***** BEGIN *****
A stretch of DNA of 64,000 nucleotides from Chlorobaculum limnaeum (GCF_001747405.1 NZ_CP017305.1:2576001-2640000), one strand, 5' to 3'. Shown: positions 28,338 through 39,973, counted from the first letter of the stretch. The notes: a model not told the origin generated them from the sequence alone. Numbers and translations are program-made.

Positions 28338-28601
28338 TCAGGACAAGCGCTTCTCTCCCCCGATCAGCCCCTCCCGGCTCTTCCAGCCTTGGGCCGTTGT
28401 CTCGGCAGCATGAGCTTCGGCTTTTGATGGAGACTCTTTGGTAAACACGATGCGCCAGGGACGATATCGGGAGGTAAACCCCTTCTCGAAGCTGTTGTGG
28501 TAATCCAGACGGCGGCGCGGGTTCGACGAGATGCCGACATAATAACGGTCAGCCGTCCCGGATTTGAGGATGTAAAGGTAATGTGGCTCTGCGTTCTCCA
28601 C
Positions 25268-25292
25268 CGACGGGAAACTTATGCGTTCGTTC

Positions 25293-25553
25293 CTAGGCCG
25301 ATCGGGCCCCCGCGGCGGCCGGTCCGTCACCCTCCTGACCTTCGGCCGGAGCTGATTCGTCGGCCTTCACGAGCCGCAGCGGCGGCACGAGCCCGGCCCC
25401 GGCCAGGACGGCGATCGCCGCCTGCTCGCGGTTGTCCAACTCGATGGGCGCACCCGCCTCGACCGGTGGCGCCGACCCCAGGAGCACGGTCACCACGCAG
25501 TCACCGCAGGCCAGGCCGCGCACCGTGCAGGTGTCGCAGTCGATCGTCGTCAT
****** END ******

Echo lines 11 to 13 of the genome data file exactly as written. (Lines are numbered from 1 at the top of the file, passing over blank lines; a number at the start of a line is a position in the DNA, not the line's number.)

25301 ATCGGGCCCCCGCGGCGGCCGGTCCGTCACCCTCCTGACCTTCGGCCGGAGCTGATTCGTCGGCCTTCACGAGCCGCAGCGGCGGCACGAGCCCGGCCCC
25401 GGCCAGGACGGCGATCGCCGCCTGCTCGCGGTTGTCCAACTCGATGGGCGCACCCGCCTCGACCGGTGGCGCCGACCCCAGGAGCACGGTCACCACGCAG
25501 TCACCGCAGGCCAGGCCGCGCACCGTGCAGGTGTCGCAGTCGATCGTCGTCAT